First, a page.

Are Democrats “out of the game?” There is still strong evidence that Cuban Americans voters are concerned with social issues. Not only is Cuba at the bottom of the priority list when voters are asked to rank concerns, but analysis of national data shows that they are considerably more liberal on core Republican issues than the typical Republican. They are closer to Democrats on student debt relief, health care, DACA, immigration and other policy issues.
Whether Democrats actually “gave upon Cuban Americans” might be contested by party strategists. But one thing is clear. The Democratic Party cannot establish credibility among Cuban Americans simply by being tough/tougher on Cuba. Equally clear is that the Democrats have no strategy to engage the Cuban voters as citizens, rather than an exile. Thanks to President Obama, for the first time since the 1959 Revolution the Democrats have an effective blueprint, if they chose to follow it, of how to engage Cuba and promote structural changes on the island. It is time for the party to develop a similar strategy towards engagement with the Cuban American voter. Put boots on the ground. Implement basic organizing strategies. Recognize and address the broad range of social, cultural, economic needs of Cuban-Americans. Engage aggressively and consistently with the community. Build trust among the voters. In other words, to quote Joe Hill, Don’t mourn! Organize! What’s the worst that can happen?
[i] The author served as director of a labor center serving the labor movement of the entire State of Florida from the 1980s to 2002 and witnessed the incorporation of the Cuban workers into the Republican Party.
Ayres, Drummond. 1977. “No.1 Topic in Little Havana: Possibility of Visiting Cuba.” New York Times, 1977.
Bishin, Benjamin G. and Casey A. Klofstad. 2012. “The Political Incorporation of Cuban American: Why Won’t Little Havana Turn Blue?” Political Research Quarterly 65(1): 586-599. DOI: 10.1177/1065912911414589
Cadava, Geraldo. 2020. The Hispanic Republican: The Shaping of an American Political Identity, from Nixon to Trump. New York: Ecco, Harper Collins.
Cuban American National Foundation (CANF). 2009. “A New Course for U.S.-Cuba Policy: Advancing People-Driven Change.” April, 2009.
Eckstein, Susan. 2009. The Immigrant Divide: How Cuban Americans Changed the U.S. and Their Homeland. New York: Routledge.
Pedraza, Silvia Pedraza. 1985. Political and Economic Migrants in America : Cubans and Mexicans. Austin: University of Texas Press.
Fabricio, Roberto. 1972. “Cubans for McGovern Fear New Exile.” Miami Herald, July 6, 1972.
Fabricio, Roberto. 1973. “Cuban Trip Criticism Was ‘Hushed.’” Miami Herald, May 19, 1973.
Fabricio, Roberto. 1976. “Precinct 657: Little Havana Knows What It Likes—Ford.” Miami Herald, November 3, 1976.
Fiedler, Tom. 1985. “Dade GOP Looks for Converts Among 29,000 Cuban.” Miami Herald, August7, 1985.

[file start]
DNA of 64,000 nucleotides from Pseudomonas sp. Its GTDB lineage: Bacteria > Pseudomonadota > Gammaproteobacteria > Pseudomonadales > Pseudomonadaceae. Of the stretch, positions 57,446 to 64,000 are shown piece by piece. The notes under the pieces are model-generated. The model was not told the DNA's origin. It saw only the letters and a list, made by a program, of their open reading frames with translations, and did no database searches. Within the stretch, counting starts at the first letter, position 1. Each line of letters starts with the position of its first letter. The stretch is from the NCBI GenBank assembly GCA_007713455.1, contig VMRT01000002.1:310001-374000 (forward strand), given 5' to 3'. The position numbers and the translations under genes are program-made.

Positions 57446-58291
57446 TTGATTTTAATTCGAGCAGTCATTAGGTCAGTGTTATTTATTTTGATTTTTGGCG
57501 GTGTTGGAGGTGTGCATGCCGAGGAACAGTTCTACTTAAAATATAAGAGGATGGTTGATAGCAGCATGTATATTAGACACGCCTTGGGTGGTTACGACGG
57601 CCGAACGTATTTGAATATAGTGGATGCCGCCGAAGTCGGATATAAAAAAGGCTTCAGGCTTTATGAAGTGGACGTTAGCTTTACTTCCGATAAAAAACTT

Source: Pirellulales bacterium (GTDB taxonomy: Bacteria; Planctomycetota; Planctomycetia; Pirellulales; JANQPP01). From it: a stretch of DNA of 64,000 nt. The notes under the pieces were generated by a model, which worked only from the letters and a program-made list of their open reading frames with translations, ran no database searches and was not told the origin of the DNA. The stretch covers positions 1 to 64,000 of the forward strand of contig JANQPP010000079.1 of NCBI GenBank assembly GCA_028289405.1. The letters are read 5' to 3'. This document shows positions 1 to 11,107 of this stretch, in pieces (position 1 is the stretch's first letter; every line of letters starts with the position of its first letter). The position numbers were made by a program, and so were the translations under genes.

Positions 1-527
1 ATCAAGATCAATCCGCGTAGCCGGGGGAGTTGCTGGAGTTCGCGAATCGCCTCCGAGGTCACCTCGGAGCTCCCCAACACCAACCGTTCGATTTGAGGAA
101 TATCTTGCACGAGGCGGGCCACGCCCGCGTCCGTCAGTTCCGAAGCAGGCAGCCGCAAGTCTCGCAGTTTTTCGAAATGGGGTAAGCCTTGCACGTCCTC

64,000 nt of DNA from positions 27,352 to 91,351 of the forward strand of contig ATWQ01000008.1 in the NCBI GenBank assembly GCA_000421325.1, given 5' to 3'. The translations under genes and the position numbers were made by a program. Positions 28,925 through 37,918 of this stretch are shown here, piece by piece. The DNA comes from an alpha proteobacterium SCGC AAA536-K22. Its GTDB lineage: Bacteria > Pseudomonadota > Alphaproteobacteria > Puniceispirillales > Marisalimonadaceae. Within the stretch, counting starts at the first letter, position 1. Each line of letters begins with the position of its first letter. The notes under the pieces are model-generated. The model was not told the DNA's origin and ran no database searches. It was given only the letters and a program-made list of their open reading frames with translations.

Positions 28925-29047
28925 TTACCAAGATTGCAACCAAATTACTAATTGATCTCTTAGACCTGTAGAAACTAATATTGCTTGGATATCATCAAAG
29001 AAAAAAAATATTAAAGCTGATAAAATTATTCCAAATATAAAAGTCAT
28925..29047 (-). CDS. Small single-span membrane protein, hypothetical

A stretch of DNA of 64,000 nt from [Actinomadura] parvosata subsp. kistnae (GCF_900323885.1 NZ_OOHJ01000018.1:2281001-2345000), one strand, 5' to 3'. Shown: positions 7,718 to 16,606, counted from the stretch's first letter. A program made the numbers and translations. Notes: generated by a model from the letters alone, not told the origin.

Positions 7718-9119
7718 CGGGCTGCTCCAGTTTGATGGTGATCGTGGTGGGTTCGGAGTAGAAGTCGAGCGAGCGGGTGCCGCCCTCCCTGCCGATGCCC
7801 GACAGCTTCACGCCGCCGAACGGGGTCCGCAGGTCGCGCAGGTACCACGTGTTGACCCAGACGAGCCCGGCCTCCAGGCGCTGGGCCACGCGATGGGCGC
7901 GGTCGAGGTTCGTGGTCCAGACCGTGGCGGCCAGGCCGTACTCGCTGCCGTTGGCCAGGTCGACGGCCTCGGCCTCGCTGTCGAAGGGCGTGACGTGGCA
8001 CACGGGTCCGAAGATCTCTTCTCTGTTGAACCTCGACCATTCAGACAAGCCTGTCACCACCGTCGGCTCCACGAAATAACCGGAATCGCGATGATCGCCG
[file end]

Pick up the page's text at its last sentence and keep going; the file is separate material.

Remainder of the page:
Fiedler, Tom. 1985. “Have Democrats Written Off Cuban Americans?” Miami Herald, July 14, 1985.
Green, Juanita. 1971. “Latins Could Muster Voting Power at Polls.” Miami Herald, June 18, 1971.
Grenier, Guillermo J. 1990. “Ethnic Solidarity and the Cuban-American Labor Movement in Dade County.” Cuban Studies/Estudios Cubanos 20: 29-48.
Grenier, Guillermo J. 2006. “The Creation and Maintenance of the Cuban American ‘Exile Ideology’: Evidence from the FIU Cuba Poll 2004.” Journal of American ethnic history 25.2/3 (2006): 209–224.
Galvin, Daniel J. 2010. Presidential Party Building: Dwight D. Eisenhower to George W. Bush. Princeton, New Jersey: Princeton University Press.
Grenier, Guillermo and Qing Lai. 2021. “Rules of Engagement.” (Unpublished paper. Submitted.)
Martinez, Carlos. 1964. “Cuban Refugees Campaign for Republican Ticket.” Miami Herald, October 6, 1964.
Martinez, Guillermo. 1983. “The Other Power: Jorge Mas Canosa.” Miami Herald January 16, 1983.
Mas Santos, Jorge. “U.S. POLICY: Help Cubans enact change from within.” Miami Herald, October 25, 2008. NewsBank.
Mazzei, Patricia. 2016. “U.S. Policy on Cuba: Left out of the Conversation-Miami’s Political Guard Sees Is Influence on the Wane on Cuba.” Miami Herald, April 10, 2016. Newsbank.
McDermott, John. 1964. “U.S. Will Arm Exiles if GOP Wins—Miller.” Miami Herald, October 8, 1964.
Perez, Miguel. 1976. “Preacher Leads Exiles to Path of Renewed Relations.” Miami Herald Nov 1, 1976.
Santiago, Fabiola. 2021. “New Poll Shows How Much Trump, GOP Radicalized Cuban-American Voters in Florida.” Miami Herald, March 17, 2021. NewsBank.
Torres, Maria de los Angeles. 1999. In the Land of Mirrors: Cuban Exile Politics in the United States. Ann Arbor Michigan: University of Michigan Press.
Searingen, Jacquelyn. 1989. “Atwater: Pepper’s Seat is for a Cuban American.” Miami Herald, June 14, 1989.
Wilson, Kenneth and Alejandro Portes. 1980. “Immigrant Enclaves: An Analysis of the Labor Market Experiences of Cubans in Miami.” American Journal of Sociology, 86, no. 2: 295-319.
Zaldivar, R.A. 1984. “Reagan Coattails Make Wide Sweep Through Dade.” Miami Herald, November 7, 1984.
* This article was originally published as part of the dossier “Cuba after the July 11 protests” published by the Department of Latin American and Latino Studies at the American University Washington DC. This version is published in OnCuba with the authorization of its author.